Yesterday, I was looking into a Python side-project after 2 years. It was using pipenv so I thought the process of getting it to build will be easy. But that wasn't the case.
The pipenv installation was all broken because the Python version had changed on my system. Fixing this let me down a rabbit hole of understanding the ecosystem of Python distribution and how to avoid this problem in the future.
This post is about that. It will show you how to use Python on a Mac correctly.
Do not use system Python
The first step in using Python correctly is stopping using system Python. That Python is present at the following paths.
/usr/bin/python3 --version /usr/bin/python --version
Why? Because it doesn't get frequent updates and it may be used by the Apple system. So you can't depend on it and you can't modify it (because it is managed by Apple). It's just a pain to work with. So don't use it.
Use Homebrew Python as your daily driver
python using Homebrew.
brew install python
This distribution of Python is regular with updates, and if you are using homebrew for installing tools & software(as you should), it will get installed as a dependency anyway. So no point in not using it over System python.
You will also need to add it to your shell so it can be used over system Python. In your
.bashrc, add the following lines.
alias python=/usr/local/bin/python3 alias pip=/usr/local/bin/pip3
Reload the shell and you should be good to go.
>> which python python: aliased to /usr/local/bin/python3
Do not use Homebrew Python for development
This is what I realized after yesterday's shenanigans. The problem with using Homebrew python is that it's not in your control. That is, it can upgrade from 3.6 to 3.9 without you doing it. For example, this can happen when some Homebrew-based tool that uses Python as dependency is updated. And when that happens, you also lose your
site-packages. So all the
pip packages that you had installed suddenly becomes inaccessible.
# when python was 3.6 pip -V pip 20.2.4 from /usr/local/lib/python3.6/site-packages/pip (python 3.6) # when python was 3.9 pip -V pip 20.2.4 from /usr/local/lib/python3.9/site-packages/pip (python 3.9) # notice the different site-packages path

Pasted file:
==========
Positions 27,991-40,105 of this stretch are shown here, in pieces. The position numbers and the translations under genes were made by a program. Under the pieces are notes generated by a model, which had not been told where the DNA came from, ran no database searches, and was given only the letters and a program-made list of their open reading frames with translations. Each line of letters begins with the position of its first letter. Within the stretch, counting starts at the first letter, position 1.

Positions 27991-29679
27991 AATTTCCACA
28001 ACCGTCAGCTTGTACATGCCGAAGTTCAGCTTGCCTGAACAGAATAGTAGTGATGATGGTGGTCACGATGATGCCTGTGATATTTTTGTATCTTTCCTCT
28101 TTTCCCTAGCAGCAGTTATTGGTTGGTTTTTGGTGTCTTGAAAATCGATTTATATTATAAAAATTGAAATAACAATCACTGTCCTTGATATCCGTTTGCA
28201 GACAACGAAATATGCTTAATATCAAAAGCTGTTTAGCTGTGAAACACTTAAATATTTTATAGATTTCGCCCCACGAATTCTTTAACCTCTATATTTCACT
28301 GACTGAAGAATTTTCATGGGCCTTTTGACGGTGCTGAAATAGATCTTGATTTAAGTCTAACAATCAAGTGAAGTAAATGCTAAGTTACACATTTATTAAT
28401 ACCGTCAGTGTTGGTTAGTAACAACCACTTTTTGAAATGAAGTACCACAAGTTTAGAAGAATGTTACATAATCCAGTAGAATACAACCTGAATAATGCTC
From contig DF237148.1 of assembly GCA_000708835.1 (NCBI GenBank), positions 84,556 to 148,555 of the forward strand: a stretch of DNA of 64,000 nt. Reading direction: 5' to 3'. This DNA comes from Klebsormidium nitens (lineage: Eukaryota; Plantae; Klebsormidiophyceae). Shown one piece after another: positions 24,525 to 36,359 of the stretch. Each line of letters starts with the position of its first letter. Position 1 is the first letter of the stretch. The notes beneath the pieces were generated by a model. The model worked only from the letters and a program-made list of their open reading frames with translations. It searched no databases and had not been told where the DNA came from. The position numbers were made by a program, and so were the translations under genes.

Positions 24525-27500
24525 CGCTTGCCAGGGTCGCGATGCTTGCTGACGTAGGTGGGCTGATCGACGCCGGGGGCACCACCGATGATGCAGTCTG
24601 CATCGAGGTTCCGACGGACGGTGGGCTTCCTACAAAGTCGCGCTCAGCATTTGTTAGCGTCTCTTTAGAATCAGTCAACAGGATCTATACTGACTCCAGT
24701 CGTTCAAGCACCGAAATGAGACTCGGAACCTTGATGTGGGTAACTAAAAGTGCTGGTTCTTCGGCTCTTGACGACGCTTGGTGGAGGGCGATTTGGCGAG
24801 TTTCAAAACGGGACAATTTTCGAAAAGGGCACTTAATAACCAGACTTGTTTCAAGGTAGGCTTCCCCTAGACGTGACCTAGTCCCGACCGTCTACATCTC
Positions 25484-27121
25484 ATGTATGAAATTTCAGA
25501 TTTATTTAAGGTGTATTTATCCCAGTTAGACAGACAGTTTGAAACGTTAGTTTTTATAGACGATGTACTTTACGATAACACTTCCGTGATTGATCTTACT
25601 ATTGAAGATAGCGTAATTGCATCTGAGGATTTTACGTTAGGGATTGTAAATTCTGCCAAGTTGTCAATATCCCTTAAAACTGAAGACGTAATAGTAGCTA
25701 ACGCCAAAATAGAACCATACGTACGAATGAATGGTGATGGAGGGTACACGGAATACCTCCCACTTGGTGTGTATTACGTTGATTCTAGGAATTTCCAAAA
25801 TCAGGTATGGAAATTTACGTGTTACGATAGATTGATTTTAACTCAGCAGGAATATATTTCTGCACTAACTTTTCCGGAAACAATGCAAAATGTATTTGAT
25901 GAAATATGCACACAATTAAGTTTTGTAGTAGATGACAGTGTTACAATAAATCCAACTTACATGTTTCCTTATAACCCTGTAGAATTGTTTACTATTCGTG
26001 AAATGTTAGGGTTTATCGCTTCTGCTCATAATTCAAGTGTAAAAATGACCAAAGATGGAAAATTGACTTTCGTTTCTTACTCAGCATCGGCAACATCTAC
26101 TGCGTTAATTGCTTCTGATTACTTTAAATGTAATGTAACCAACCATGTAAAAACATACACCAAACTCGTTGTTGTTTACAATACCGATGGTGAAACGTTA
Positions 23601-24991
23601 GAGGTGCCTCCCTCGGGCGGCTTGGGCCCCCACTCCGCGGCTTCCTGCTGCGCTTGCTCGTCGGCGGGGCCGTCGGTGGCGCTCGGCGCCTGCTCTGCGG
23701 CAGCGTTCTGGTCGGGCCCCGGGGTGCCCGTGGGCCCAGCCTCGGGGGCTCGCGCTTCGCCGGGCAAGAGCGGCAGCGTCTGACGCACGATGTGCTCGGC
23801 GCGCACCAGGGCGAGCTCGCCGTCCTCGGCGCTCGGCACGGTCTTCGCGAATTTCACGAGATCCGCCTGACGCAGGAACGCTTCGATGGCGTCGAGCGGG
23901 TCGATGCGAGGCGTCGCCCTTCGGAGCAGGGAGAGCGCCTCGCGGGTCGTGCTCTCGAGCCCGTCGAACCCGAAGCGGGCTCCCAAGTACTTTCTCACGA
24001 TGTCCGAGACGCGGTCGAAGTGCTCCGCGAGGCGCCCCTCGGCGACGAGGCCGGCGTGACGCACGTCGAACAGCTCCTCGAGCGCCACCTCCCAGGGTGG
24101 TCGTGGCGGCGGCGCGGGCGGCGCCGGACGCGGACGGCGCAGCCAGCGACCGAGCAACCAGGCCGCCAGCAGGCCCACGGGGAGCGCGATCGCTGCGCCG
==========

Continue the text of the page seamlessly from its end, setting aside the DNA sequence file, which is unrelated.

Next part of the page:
So it's hard to use Homebrew Python for development. When your Python interpreter and site-packages are changing without you knowing it, it can be hard to manage. That brings me to my next point.
Use brew to install global python tools
Why? As we learned in the last section, a major python update changes the
site-packages path. So the
pip libraries you had installed before and were accessing from PATH suddenly aren't accessible anymore. Or they are accessible, but a pain to manage since pip points to a different pip now.
So that's why we install these tools via homebrew so they can be built again when homebrew python updates.
brew install httpie youtube-dl
This also includes dev tools like pipenv and pyenv that we will talk about in the next part.
brew install pipenv pyenv
Use pipenv and pyenv for development projects
For all development projects, you should use pipenv. That goes without saying, really.
Easy dependency management, deterministic builds, Kenneth Reitz, what's not to like.
But we will use pyenv with it too. Why? So that we can better control what Python interpreter we use in a project. Since both system and Homebrew Python interpreters are unreliable because of the reasons discussed above, we need to use an alternative Python interpreter which we can control. Pyenv solves that problem for us.
To use pyenv, specify the python version in
pipenv install command. If that python version is not present,
pipenv will install it in
pyenv and start using it.
cd my_python_project pipenv install --python 3.8
The benefit of this stack is that pyenv is managing the various python versions. So you can easily have any number of Python versions available at one time (inside pyenv) and it won't conflict with anything.
And with pipenv managing dependencies, you can have multiple dependencies of a single package on your system, say
Flask==1.1.2, and they will work peacefully as well.
Decoupling both, the interpreter and the dependencies makes it easy to work on Python projects as no piece strongly depends on the other. Your global python(homebrew) is free to change as needed. It won't affect your development setup at all.